Latest Drugwonks' Blog
An excellent article in today’s edition of the Chicago Sun-Times on the strides we are making towards making acute diseases chronic conditions. Here’s a sample:
In the last 25 years, the death rate from heart disease has been cut in half. On another front, the number of cancer deaths recently dropped for the first time in more than 70 years. Yet heart disease and cancer together still kill more Americans than all other causes of deaths combined. Researchers are developing high-tech new treatments such as targeted cancer drugs and stem cell heart therapies.
But the best way to fight the Big Killers is to not get sick in the first place. If we all simply took better care of ourselves, experts say, we could cut the death toll from cancer and heart disease by at least 50 percent.
It’s worth a read. Here’s the link: http://www.suntimes.com/output/health/cst-nws-kill261.htm
Caroline Kovac (IBM’s Princess of Prescience) on what Big Pharma can learn from Big Blue:
“Replace the word blockbuster with mainframe and then we can talk.”
Nope, not a mixed metaphor. I just returned from Brussels where I spoke on what the Europeans call “information to patients” or “ItP” (what we heathens on this side of the Atlantic refer to as “direct to patient communications”). The event was at the Amigo Hotel. (For you trivia buffs, this hotel used to be a prison — and one of its most famous guests was Karl Marx.)
I spoke on the American experience with DTC advertising (both the pros and the problems) and my fellow panelist, James Copping, talked about how the EU is trying to figure out what to do next, since “not American-style drug advertising” is not a go-forward policy. Jim’s a player. He’s the Principal Administrator for the EU’s Enterprise and Industry Directorate-General, the body drafting the EU’s go-forward recommendations.
One interchange between Jim and me that is worth sharing:
COPPING: “We must find new ways to regulate health care information to patients.”
PITTS: “Jim, I think a better way to frame the question is to say that you need to find new ways to facilitate health care information to patients.”
COPPING: “Yes, that’s right.”
God’s speed Mr. Copping.
Here’s an exciting timely and important new paper on what antihypertensives have accomplished and what more could be accomplished if people were treated to guideline. It’s a clarion call to address our nation’s (indeed the globe’s) chronic health care problem — ignoring the urgency of focusing on chronic care.
The Impact of Antihypertensive Drugs on the Number and Risk of Death,
Stroke and Myocardial Infarction in the United States by Genia Long,
David Cutler, Ernst R. Berndt, Jimmy Royer, Andree-Anne Fournier, Alicia
Sasser, Pierre Cremieux #12096 (AG HC)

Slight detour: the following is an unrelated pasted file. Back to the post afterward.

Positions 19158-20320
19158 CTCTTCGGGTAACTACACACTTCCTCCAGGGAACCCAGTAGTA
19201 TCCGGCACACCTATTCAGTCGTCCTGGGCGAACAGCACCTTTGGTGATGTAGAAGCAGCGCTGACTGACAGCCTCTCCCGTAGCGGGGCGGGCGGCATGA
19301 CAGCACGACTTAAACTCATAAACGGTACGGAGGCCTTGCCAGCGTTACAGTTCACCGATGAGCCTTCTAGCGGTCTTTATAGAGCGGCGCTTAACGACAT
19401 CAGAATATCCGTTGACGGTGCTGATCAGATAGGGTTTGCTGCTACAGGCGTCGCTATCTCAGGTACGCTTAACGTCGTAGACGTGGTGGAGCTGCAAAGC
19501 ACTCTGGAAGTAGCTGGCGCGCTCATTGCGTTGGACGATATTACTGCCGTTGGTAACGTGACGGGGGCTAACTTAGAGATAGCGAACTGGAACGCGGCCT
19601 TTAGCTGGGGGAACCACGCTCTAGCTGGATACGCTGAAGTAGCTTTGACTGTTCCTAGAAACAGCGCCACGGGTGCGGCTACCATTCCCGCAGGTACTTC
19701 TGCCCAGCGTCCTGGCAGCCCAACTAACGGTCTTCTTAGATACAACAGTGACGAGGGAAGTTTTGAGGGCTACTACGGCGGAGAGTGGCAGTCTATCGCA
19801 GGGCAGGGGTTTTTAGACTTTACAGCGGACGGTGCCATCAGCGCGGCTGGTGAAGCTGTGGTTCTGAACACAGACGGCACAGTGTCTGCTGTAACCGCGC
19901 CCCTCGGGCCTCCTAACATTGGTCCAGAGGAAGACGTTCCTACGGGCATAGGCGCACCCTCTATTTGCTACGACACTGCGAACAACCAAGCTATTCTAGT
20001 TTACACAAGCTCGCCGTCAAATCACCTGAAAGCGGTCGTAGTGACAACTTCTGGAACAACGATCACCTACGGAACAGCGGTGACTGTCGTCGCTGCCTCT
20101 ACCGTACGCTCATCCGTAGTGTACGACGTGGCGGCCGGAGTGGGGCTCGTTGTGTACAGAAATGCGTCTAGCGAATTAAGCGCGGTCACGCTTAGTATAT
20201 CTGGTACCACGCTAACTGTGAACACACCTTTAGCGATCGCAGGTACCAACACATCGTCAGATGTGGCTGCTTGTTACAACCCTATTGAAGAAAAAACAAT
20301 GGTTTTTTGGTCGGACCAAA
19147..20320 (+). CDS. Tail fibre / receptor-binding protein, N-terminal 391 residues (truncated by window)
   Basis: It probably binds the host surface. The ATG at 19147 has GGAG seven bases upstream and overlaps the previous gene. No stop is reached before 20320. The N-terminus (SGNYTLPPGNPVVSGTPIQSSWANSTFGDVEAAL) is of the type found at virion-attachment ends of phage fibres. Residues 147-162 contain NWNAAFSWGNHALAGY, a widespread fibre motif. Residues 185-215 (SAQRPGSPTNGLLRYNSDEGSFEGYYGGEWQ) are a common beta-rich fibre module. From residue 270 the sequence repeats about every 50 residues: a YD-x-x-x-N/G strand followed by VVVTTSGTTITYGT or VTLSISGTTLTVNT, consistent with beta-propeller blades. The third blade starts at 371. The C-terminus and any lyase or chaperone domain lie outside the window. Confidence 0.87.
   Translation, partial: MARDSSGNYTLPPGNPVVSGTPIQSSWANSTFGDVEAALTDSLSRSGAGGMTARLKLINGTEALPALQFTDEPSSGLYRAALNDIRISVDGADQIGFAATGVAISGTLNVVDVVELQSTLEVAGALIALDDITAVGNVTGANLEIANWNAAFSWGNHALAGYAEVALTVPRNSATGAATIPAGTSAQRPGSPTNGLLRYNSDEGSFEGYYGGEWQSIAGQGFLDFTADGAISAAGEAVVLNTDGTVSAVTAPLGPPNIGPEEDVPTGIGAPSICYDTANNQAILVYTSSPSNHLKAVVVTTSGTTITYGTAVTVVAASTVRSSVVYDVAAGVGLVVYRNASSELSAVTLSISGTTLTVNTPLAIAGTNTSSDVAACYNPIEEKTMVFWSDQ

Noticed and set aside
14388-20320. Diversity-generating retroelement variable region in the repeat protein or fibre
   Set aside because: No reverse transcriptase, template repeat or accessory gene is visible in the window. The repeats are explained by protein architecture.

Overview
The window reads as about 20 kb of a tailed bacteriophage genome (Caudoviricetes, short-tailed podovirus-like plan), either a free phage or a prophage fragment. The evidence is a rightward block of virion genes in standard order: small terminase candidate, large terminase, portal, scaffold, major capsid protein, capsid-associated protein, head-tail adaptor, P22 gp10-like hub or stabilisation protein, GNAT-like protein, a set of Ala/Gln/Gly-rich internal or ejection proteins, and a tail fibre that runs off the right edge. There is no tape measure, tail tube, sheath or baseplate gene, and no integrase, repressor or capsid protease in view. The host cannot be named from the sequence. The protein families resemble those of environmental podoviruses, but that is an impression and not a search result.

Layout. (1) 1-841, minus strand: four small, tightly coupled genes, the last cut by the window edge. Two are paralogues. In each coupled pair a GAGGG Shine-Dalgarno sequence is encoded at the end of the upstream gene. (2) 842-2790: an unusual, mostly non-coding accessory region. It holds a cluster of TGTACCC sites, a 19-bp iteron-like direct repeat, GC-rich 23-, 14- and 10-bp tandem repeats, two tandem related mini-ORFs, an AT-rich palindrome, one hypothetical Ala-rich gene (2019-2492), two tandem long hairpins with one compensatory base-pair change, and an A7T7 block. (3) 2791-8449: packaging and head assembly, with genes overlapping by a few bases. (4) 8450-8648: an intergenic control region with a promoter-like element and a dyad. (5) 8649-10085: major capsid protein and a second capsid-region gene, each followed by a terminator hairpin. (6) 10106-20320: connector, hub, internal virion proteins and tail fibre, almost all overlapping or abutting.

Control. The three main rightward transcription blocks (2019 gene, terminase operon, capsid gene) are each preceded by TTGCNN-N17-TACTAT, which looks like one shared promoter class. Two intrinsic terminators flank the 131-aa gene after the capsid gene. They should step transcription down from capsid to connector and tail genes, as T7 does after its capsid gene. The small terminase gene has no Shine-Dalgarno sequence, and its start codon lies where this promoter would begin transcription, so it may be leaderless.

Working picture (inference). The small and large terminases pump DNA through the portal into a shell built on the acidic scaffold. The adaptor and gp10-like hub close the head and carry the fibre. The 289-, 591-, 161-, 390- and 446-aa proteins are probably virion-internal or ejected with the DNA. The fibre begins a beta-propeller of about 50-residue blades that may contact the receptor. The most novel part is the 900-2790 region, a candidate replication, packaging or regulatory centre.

Estimating the value of medical innovation is a continual challenge.
In this research, we quantify the impact of antihypertensive therapy on U.S. blood pressures, risk and number of heart attacks, strokes, and deaths. We also consider the potential for further improvements.
We estimate the value of innovation using equations relating blood pressure to adverse outcomes from the Framingham Heart Study. Our results show that without antihypertensive therapy, 1999-2000 average blood pressure for the U.S. population age 40 plus would have been 10-13 percent higher. 86,000 excess premature deaths from cardiovascular disease (2001), and 833,000 hospital discharges for stroke and heart attacks (2002) would have occurred. Life expectancy would be 0.5 (men) and 0.4 (women) years lower. At guideline care, there would have been 89,000 fewer premature deaths (2001) and 420,000 fewer hospital discharges for stroke and heart attack (2002) than observed. Our analysis suggests that antihypertensive therapy has had a significant impact on cardiovascular health outcomes but that mortality gains would have been approximately twice as high if guideline care had been achieved for all.
Here’s the link:
New state-by-state fact sheets are now available at the Medicare Rx Education Network website.
Here’s the link:
According to Canadian law enforcement authorities, the Hell’s Angels used their Canada-wide connections to supply a major drug trafficking network that operated in the lower Laurentians. Police seized 49 kilograms of cocaine and smaller quantities of hashish and marijuana. They also found more than 136,000 Viagra pills. Other people are still being sought on warrants in the on-going investigation, dubbed Project Piranha.
I’m blogging to you from the Arizona State University conference, “Transforming American Healthcare Over the Next Decade.” Organized by ASU, the C-Path Institute (led by CMPI board member Dr. Ray Woosley) and CMPI — this event brings together many of the leading thinkers on 21st century medicine.
Here are a few snippets:
The Second Hundred Years
“When you compare what’s available today versus 100 years ago you have to wonder whether we’re not spending enough on health care.” (Senator Jon Kyl, R, AZ)
T.S. Eliot and the Critical Path